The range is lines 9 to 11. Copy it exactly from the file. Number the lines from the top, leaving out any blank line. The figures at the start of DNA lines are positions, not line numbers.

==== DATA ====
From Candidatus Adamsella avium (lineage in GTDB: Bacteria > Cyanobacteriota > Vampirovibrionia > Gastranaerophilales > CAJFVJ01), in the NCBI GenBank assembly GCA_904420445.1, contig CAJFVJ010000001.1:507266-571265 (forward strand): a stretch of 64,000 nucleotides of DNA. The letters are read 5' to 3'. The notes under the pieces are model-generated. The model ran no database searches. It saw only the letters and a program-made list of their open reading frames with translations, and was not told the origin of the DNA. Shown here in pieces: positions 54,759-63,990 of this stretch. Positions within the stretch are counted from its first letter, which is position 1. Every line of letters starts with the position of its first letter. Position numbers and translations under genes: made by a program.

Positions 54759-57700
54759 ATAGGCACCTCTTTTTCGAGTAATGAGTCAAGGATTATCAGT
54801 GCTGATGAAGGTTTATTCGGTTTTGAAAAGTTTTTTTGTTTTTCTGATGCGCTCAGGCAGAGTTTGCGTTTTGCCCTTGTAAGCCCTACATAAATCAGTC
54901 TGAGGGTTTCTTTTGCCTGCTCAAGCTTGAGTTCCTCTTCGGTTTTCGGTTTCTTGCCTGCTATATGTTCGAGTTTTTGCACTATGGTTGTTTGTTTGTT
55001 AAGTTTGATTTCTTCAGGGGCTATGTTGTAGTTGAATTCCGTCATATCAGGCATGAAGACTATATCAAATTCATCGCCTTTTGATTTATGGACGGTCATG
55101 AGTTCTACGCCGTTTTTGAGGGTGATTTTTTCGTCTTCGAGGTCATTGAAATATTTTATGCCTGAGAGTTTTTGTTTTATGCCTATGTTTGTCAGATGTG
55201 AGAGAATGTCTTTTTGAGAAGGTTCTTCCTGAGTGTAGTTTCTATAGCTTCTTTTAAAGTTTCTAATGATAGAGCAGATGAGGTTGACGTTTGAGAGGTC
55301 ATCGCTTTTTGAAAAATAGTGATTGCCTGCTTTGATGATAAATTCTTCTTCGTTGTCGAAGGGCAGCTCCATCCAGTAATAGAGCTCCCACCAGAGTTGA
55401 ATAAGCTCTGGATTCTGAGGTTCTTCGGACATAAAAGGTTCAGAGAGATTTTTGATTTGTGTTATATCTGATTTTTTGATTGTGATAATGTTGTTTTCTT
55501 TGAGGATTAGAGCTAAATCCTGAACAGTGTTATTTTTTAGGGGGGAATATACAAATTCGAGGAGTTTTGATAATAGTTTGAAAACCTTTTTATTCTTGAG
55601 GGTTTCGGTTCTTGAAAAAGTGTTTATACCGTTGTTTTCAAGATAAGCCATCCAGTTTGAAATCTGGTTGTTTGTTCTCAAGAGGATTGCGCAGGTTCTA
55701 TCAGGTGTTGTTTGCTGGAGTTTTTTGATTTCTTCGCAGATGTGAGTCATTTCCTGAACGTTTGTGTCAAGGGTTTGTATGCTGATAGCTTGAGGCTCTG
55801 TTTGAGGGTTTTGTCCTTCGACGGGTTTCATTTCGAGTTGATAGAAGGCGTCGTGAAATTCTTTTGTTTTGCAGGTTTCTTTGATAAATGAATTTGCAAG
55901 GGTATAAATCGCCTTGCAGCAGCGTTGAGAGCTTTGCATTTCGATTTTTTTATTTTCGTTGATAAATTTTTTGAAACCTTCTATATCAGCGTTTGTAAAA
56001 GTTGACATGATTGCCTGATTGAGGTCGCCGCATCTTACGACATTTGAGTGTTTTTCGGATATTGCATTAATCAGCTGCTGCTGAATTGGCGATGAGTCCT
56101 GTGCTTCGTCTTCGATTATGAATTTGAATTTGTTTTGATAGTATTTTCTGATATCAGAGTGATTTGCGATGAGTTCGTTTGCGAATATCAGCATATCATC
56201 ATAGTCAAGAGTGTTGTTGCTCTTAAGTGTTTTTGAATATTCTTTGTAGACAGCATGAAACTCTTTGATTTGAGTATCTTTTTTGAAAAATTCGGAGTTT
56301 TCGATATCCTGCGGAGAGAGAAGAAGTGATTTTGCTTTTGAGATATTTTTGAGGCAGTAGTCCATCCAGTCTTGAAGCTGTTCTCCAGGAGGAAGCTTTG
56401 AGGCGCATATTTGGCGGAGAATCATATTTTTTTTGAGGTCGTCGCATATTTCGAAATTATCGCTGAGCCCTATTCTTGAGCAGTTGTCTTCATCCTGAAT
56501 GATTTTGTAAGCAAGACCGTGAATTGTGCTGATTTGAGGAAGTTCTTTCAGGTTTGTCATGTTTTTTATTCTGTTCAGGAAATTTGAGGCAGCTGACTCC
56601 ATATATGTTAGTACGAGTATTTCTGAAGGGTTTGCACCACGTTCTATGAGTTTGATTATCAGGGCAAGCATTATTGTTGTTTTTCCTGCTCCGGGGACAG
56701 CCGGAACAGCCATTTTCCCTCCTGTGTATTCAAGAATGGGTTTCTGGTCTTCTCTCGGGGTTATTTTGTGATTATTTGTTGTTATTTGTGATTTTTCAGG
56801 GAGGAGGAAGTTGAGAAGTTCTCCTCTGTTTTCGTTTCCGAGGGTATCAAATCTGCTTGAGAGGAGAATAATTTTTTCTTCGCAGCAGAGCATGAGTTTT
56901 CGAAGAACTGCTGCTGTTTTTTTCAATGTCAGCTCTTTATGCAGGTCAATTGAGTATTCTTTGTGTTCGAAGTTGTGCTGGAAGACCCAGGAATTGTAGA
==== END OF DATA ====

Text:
55301 ATCGCTTTTTGAAAAATAGTGATTGCCTGCTTTGATGATAAATTCTTCTTCGTTGTCGAAGGGCAGCTCCATCCAGTAATAGAGCTCCCACCAGAGTTGA
55401 ATAAGCTCTGGATTCTGAGGTTCTTCGGACATAAAAGGTTCAGAGAGATTTTTGATTTGTGTTATATCTGATTTTTTGATTGTGATAATGTTGTTTTCTT
55501 TGAGGATTAGAGCTAAATCCTGAACAGTGTTATTTTTTAGGGGGGAATATACAAATTCGAGGAGTTTTGATAATAGTTTGAAAACCTTTTTATTCTTGAG